Dengue Fever is Coming to Non-Tropical Countries, and Climate Change Causes It

Scientists are warning that a wide range of diseases, including dengue fever, could easily make their way to the United Kingdom in light of the recent unusual climate manifestations. The emissions of carbon dioxide are causing unpredictable weather fronts all around the globe, which lead to a new wave of diseases, this time, the ones specific to the equatorial region.

Great Britain is currently facing the beginning of an intense heatwave since the daily temperatures often exceeded 30C for the past weeks. For example, the capital has seen the highest streak of warmth, which has not been experienced in almost six decades.

The last time that the United Kingdom has seen temperatures above 34C was back in 1961, according to the Met Office. In addition to this, South Wales and the South West have experienced the same alarmingly high increase in daily degrees.

However, the country was soon engulfed by awe-inspiring thunderstorms. Even if this might look like a good sign and that the country is finally getting back to normal, scientists all over the world have warned that the polar extremes in the weather might indicate the opposite.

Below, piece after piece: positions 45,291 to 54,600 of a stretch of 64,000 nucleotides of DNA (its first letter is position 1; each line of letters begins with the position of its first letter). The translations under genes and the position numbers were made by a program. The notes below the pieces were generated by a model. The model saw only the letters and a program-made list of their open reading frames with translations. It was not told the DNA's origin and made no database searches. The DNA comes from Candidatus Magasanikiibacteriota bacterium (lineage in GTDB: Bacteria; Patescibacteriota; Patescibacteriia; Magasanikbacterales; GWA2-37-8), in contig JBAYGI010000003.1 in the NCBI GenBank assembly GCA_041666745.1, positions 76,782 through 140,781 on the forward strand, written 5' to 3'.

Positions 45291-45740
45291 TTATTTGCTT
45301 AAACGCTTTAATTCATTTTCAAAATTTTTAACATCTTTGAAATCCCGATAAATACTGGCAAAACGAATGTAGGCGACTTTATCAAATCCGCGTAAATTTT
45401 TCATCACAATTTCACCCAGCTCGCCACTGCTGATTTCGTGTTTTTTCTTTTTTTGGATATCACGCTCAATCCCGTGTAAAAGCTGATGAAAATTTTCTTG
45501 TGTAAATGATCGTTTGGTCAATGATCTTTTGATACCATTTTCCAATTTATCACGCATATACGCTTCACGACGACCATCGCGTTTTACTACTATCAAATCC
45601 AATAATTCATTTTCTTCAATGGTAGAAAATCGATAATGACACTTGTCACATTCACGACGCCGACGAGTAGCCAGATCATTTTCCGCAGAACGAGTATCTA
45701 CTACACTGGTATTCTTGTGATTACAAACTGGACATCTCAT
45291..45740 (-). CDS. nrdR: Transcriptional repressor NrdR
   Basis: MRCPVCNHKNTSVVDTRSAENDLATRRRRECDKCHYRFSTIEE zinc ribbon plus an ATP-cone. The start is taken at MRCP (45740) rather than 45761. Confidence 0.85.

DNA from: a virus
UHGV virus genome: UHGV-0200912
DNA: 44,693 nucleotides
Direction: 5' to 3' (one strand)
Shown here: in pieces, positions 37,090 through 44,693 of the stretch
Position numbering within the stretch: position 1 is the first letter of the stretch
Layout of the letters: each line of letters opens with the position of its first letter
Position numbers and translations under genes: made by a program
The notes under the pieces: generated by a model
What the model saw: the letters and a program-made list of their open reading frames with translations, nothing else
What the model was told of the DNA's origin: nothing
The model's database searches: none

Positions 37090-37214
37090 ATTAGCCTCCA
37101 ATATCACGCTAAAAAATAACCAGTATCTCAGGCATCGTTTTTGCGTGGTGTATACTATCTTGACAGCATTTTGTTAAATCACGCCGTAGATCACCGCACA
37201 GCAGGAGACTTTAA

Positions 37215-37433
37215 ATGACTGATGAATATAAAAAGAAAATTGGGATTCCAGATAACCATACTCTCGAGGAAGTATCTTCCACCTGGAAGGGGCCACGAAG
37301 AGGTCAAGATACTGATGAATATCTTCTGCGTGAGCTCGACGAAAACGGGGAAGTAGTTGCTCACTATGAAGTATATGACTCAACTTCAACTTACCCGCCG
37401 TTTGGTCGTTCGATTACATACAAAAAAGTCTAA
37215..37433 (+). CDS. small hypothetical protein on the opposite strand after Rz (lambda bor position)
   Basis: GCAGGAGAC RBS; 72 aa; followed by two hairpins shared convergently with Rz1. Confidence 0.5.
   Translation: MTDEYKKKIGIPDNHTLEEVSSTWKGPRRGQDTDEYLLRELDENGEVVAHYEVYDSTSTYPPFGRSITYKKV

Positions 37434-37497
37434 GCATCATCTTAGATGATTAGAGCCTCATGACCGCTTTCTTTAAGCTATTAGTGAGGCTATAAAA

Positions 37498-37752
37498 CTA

The first conclusion that arose was the fact that the effects of climate change are becoming even more visible than before. Furthermore, common diseases in tropical regions now have the possibility to make their way into areas that have long been inhabitable for them.

Back in 2015, the director of the Wellcome Trust, Jeremy Farrar, declared during an interview for The Observer that cases of dengue fever will soon become a thing in the United Kingdom. The disease is transmitted by mosquitoes, and the symptoms include fever, headache, and occasional low blood pressure. What is even more alarming is the fact that 2.5% of the patients die from the disease.

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